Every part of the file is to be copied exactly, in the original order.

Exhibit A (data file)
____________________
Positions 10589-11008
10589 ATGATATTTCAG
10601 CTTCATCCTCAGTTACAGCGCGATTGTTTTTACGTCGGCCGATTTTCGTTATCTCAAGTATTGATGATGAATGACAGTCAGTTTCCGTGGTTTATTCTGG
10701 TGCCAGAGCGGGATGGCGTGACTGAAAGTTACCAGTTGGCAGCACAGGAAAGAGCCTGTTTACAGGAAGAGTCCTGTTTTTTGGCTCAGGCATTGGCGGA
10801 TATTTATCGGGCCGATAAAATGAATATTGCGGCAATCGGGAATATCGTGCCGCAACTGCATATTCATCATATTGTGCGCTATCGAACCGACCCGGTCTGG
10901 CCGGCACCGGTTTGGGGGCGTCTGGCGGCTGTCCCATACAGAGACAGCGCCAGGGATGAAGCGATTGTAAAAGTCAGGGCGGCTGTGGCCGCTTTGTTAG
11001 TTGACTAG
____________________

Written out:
Positions 10589-11008
10589 ATGATATTTCAG
10601 CTTCATCCTCAGTTACAGCGCGATTGTTTTTACGTCGGCCGATTTTCGTTATCTCAAGTATTGATGATGAATGACAGTCAGTTTCCGTGGTTTATTCTGG
10701 TGCCAGAGCGGGATGGCGTGACTGAAAGTTACCAGTTGGCAGCACAGGAAAGAGCCTGTTTACAGGAAGAGTCCTGTTTTTTGGCTCAGGCATTGGCGGA
10801 TATTTATCGGGCCGATAAAATGAATATTGCGGCAATCGGGAATATCGTGCCGCAACTGCATATTCATCATATTGTGCGCTATCGAACCGACCCGGTCTGG
10901 CCGGCACCGGTTTGGGGGCGTCTGGCGGCTGTCCCATACAGAGACAGCGCCAGGGATGAAGCGATTGTAAAAGTCAGGGCGGCTGTGGCCGCTTTGTTAG
11001 TTGACTAG